Third job, during evenings and weekends while I was at school: pet store clerk. This was for a little store that sold pet supplies, birds, fish, reptiles, and rodents -- and that’s it. Working in a pet store probably sounds like fun, right? Not when you’re constantly dealing with morons who really have no business having pets. Oh, and there were the horrible little brats who kept scooping fancy goldfish out of their tanks and dumping them in with the piranhas.
I also once got in a fight with a toucan over a piece of cellophane tape. The toucan won. Don’t ask.
I also worked in my dormitory cafeteria when time allowed, wrestling with heads of lettuce and drink dispensers. That’s the closest I’ve ever come to working for the food industry.
Still, all the odd jobs paid off. I managed to get through Indiana University without getting a student loan, and without racking up a bunch of debt. (But I also had to live, for a time, in a one-room apartment with no TV and no phone, and only an old sofa to sleep on.)
Then there was my first job out of college. I was READY, man -- armed with a journalism degree and ready to make my mark on the world. So, what was my first job? I was a window-dresser in a high-end department store. Yes, I basically dressed dummies for a living. Hey, at the time the economy was lousy -- I couldn’t find a job in my field until someone quit, retired, or DIED. So, I dressed dummies. For some reason, the department store put me in charge of the men’s department, so I basically wrestled with giant Ken dolls on a daily basis.
The job was fine -- it was the CUSTOMERS who were a pain. Man oh man, it’s amazing how many BORED little old ladies there are with nothing better to do than harass department store employees. One lady hit me with her purse once when I was trying to change the pants on a dummy in the suit department -- she thought I was attacking a man lying on the ground. Another lady pulled her pants down in front of me when she thought I didn’t know what she was talking about when she asked for girdles: “Like THESE, honey! Like THESE!” She also happened to be standing right underneath a security camera -- which turned and halted right overhead, so I KNOW the boys in security were getting a good show.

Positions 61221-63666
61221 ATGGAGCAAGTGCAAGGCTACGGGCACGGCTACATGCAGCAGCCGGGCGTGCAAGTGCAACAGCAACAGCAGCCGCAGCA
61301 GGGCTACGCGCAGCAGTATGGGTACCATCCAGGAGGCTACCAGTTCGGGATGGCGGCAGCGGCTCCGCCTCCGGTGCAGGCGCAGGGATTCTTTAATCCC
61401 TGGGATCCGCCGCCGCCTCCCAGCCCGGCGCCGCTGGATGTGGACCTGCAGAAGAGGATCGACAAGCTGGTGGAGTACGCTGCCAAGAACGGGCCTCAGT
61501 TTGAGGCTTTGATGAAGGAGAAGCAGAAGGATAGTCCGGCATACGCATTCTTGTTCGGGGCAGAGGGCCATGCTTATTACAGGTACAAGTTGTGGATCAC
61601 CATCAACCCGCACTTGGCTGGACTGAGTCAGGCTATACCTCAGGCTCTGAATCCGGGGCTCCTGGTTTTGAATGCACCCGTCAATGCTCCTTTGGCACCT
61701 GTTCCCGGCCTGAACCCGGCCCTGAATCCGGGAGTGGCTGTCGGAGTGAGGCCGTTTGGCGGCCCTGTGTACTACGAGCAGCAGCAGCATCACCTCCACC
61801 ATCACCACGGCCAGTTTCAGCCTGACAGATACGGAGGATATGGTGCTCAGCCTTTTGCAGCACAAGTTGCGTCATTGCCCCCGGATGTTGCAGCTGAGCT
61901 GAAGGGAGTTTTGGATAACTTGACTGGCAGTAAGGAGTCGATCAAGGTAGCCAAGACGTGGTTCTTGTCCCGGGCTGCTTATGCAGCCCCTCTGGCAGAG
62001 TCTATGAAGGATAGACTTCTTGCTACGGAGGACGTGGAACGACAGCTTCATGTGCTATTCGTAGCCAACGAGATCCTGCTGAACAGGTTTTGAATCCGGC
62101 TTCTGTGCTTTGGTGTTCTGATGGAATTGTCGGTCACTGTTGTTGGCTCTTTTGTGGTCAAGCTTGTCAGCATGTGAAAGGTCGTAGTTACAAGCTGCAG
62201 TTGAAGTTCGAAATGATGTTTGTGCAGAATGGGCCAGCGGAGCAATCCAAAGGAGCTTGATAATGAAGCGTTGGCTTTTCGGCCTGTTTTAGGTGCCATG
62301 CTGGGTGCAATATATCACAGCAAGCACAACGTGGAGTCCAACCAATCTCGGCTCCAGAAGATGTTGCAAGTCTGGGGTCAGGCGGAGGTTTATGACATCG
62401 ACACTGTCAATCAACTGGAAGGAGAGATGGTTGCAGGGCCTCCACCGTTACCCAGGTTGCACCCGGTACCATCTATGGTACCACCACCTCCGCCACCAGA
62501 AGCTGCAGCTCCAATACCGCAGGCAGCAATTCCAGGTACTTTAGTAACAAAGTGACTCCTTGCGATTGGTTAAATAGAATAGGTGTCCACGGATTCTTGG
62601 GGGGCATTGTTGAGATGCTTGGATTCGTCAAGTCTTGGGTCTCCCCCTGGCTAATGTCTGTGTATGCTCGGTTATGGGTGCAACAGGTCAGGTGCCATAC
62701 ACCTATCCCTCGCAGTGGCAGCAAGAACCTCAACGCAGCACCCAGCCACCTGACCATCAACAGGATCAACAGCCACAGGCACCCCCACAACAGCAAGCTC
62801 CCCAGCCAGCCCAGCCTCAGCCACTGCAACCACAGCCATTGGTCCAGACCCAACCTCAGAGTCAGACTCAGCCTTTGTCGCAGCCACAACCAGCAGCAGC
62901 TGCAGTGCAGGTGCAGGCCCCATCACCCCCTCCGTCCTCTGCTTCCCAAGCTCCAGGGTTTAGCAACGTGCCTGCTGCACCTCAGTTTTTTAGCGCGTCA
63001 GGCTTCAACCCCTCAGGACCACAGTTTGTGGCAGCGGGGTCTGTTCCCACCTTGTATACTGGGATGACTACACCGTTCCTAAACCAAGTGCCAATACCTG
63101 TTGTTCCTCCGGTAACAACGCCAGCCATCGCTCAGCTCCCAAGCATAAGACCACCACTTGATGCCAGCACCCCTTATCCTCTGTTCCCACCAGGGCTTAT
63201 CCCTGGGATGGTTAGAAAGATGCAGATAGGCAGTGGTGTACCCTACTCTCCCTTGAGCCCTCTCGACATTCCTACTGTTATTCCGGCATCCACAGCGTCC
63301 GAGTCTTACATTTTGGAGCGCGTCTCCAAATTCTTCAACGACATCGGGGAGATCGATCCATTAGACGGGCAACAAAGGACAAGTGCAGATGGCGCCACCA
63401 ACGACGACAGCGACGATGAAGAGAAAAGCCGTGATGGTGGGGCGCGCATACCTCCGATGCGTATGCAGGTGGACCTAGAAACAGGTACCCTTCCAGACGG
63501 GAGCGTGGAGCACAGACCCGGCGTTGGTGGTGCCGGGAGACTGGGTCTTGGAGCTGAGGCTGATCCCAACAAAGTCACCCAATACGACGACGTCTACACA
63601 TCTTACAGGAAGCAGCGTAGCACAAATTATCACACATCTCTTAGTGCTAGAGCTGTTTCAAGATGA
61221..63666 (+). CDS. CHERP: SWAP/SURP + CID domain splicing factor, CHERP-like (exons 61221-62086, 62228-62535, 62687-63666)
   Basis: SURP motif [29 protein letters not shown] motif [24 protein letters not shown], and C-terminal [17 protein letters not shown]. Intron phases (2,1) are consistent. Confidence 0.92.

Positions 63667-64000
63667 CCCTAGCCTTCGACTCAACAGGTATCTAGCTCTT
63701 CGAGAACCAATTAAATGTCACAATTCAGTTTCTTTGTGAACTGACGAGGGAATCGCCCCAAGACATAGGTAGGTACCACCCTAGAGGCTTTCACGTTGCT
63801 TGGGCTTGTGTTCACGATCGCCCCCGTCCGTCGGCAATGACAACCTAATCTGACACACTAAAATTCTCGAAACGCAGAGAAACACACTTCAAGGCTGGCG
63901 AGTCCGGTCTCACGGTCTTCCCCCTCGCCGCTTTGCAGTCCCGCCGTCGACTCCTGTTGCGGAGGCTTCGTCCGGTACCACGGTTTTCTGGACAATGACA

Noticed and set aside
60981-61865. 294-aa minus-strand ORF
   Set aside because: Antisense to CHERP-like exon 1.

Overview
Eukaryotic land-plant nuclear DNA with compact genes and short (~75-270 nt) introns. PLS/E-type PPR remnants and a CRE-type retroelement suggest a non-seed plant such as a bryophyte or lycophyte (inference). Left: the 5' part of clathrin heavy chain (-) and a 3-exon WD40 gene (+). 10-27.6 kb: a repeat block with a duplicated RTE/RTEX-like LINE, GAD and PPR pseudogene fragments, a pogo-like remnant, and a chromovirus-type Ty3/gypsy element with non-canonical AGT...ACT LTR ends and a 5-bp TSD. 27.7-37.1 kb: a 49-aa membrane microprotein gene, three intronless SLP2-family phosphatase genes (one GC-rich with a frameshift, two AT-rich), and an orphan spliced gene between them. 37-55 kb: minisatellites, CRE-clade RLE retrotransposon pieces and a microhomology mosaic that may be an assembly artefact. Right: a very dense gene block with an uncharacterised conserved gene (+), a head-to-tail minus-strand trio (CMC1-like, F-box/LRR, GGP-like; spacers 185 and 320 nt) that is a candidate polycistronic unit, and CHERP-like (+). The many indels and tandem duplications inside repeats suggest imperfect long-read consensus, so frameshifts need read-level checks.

I said to the old lady, “Ma’am, there’s a security camera right over your head, and they can SEE you.”
She replied, “Oh, they’re big boys, they’ve seen it all!”
Then finally -- FINALLY -- I found a publishing job! It was with a very small company, and it was only a foot in the door, but I was finally using my degree! I was working with writers and authors! I was manipulating virgin text destined for publication! AND I was discovering that my job path wasn’t going to get any less weird -- because my first publishing job was working as a proofreader for a bunch of professional astrologers. Yes, I proofread horoscopes for a living. It was weird, and the pay really wasn’t all that great, but my gosh what a FUN job. And, like I said, it was a foot in the door. I’ve been in publishing ever since and I’ve managed to climb the ladder to a respectable level.
Now I spend my days parked on my butt in front of a computer. When I look back on my job history, it seems downright surreal. Did I REALLY do all that? Yes, yes, I did. How odd. Still, I never starved, and I always managed to keep a roof over my head. Could I ever go back to working like that? I like to think so. I don’t really WANT to, but I think I could do it if necessary.